V

tear, decay or decline from natural causes, exhaustion or obsolescence. To be eligible, the property also must have a useful life of more than one year. Improvement costs are capitalized and depreciated. Repair costs, on the other hand, are deductible as expenses. A repair keeps the property in good operating condition and does not materially add to the property’s value or substantially prolong the property’s life. Examples of repair costs are repainting the property inside and out; fixing leaks, floors and gutters; and replacing broken windows. California also generally conforms to IRC Section 179’s methodology. However, the IRC section currently allows individual taxpayers to elect to expense, up to $18,000 per year, the cost of certain eligible personal property used in actively conducting a trade or business. California R&TC Section 17255 currently allows up to $12,500 per year. The deduction is limited to “business income,” which includes, among other things, wages, salaries, tips and other compensation that an employee earns. Both the federal and California deduction amounts will increase in future years. A police officer is required to purchase his own handgun, which costs $500. Can the full amount be claimed as a miscellaneous employee expense, subject to the 2 percent floor, on Schedule A? Or should the officer depreciate the $500? If a taxpayer can show that either an employer or the necessities of the job, not personal preference, requires a handgun, the cost of the gun and the expense of maintaining it qualify as deductible business expenses under IRC Section 162 as it is incorporated into California law. So, the police officer may elect to deduct the $500 cost under IRC Section 179 on Internal Revenue Service form 4562, “Depreciation and Amortization,” flow through to IRS form 2106, “Employee

Business Expenses,” and then deduct the full $500 on Schedule A, “Miscellaneous Employee Expense,” subject to the 2 percent floor. A photographer is a Schedule C filer. What is the recovery period for a camera costing $800? A camera does not qualify as eligible personal property under IRC Section 179. However, if the camera has a useful life of more than one year, its cost may be deducted proportionally over its estimated life. Also, if the camera is used for both business and nonbusiness activities, the photographer must apportion the purchase amount accordingly. The photographer may use the MACRS General Depreciation System over five years, subject to an alternative minimum tax (AMT) adjustment. Or the photographer may use the MACRS Alternative Depreciation System over 9.5 years, which is not subject to an AMT adjustment. A taxpayer has a rental house that is separate from the taxpayer’s residence. The rental needs a new septic system. What is the recovery period for the septic system, if the rental house is being depreciated under MACRS at 27.5 years? A new septic system adds materially to the value of the property, so it is considered an improvement. The depreciation deduction for an improvement is figured in the same way as the deduction for the property. The starting point for the depreciation begins on the date that the improvement is placed in service because the rental house is already being depreciated. Since the taxpayer elected MACRS, the septic system is depreciated as residential rental property at 27.5 years.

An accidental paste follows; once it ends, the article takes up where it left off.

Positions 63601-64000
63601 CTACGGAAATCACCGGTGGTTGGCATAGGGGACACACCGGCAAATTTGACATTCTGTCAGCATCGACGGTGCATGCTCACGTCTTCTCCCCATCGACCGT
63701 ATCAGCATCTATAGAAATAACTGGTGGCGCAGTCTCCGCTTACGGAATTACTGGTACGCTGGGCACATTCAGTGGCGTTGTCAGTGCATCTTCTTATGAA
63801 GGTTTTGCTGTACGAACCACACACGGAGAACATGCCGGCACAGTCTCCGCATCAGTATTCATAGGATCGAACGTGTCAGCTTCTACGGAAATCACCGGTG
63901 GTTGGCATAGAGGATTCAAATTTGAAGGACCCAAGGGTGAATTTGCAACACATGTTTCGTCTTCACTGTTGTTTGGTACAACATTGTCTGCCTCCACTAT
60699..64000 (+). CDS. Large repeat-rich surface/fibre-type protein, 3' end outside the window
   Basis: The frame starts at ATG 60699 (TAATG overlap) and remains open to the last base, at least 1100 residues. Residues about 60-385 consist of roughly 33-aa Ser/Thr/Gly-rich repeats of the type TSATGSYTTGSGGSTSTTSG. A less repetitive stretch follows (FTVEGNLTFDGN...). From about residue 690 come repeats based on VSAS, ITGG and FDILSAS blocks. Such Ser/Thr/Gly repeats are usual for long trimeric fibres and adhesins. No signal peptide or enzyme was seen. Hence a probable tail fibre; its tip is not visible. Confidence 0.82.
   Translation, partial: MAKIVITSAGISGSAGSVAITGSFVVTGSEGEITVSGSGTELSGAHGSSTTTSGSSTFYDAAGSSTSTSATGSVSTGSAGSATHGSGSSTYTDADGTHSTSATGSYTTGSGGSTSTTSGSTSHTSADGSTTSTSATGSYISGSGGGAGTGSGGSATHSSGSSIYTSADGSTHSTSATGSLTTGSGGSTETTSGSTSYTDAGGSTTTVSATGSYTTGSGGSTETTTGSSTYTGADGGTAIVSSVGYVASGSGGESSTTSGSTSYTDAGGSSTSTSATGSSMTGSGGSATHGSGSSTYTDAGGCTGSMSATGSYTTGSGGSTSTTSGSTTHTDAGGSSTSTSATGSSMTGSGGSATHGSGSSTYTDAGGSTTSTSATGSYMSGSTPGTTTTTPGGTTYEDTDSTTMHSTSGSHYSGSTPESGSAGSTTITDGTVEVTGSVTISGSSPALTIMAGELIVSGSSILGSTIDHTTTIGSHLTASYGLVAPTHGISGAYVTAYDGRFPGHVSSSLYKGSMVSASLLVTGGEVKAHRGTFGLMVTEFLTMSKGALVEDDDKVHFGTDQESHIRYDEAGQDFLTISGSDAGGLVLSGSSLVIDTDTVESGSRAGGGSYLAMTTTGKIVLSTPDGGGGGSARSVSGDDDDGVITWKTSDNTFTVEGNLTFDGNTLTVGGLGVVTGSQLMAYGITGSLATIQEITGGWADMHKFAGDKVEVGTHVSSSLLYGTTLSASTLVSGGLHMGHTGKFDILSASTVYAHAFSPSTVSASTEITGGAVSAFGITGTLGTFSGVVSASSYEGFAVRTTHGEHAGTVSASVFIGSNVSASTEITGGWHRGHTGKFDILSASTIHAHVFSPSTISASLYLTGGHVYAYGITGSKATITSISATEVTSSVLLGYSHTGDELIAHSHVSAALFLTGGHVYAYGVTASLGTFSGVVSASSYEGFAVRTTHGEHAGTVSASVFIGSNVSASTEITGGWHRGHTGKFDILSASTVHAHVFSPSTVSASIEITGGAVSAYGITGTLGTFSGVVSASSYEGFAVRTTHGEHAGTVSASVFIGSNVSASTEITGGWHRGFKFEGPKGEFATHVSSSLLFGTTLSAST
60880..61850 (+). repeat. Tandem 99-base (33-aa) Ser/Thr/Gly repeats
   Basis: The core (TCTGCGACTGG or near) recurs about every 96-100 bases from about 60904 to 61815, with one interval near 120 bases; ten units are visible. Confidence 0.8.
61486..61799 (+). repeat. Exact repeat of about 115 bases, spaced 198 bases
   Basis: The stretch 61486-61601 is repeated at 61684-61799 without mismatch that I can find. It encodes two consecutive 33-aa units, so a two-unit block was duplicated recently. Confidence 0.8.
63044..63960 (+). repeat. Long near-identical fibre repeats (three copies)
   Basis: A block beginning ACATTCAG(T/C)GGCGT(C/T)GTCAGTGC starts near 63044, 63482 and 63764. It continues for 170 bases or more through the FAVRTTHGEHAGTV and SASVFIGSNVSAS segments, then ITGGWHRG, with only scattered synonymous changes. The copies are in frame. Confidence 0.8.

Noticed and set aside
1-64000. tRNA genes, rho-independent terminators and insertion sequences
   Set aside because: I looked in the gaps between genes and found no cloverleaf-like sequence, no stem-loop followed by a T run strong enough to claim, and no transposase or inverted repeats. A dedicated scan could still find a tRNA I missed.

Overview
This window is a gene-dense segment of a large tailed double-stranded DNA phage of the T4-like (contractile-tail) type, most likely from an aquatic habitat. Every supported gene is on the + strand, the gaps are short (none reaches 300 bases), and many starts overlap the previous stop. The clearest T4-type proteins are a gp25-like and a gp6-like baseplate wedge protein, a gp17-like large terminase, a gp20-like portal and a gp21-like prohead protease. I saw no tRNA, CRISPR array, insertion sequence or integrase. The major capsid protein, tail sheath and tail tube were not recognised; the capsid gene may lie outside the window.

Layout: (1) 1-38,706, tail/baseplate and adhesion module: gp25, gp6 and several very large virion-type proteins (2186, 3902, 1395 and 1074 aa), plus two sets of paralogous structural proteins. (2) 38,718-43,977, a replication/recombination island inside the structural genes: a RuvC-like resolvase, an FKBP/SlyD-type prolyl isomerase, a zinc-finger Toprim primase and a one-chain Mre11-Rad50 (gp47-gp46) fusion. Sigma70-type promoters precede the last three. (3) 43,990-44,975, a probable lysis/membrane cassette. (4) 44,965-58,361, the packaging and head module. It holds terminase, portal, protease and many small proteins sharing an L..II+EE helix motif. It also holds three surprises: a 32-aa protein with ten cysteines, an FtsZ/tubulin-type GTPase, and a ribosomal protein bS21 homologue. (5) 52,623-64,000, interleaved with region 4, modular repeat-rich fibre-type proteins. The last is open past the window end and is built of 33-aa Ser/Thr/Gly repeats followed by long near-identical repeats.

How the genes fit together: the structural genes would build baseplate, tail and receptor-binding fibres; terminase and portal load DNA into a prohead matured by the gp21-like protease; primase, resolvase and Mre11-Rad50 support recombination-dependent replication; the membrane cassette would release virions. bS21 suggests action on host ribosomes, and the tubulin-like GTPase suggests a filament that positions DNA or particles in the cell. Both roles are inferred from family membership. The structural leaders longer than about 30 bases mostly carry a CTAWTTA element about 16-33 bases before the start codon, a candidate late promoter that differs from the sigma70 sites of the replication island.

CONTINUED ON PAGE 9

September 1997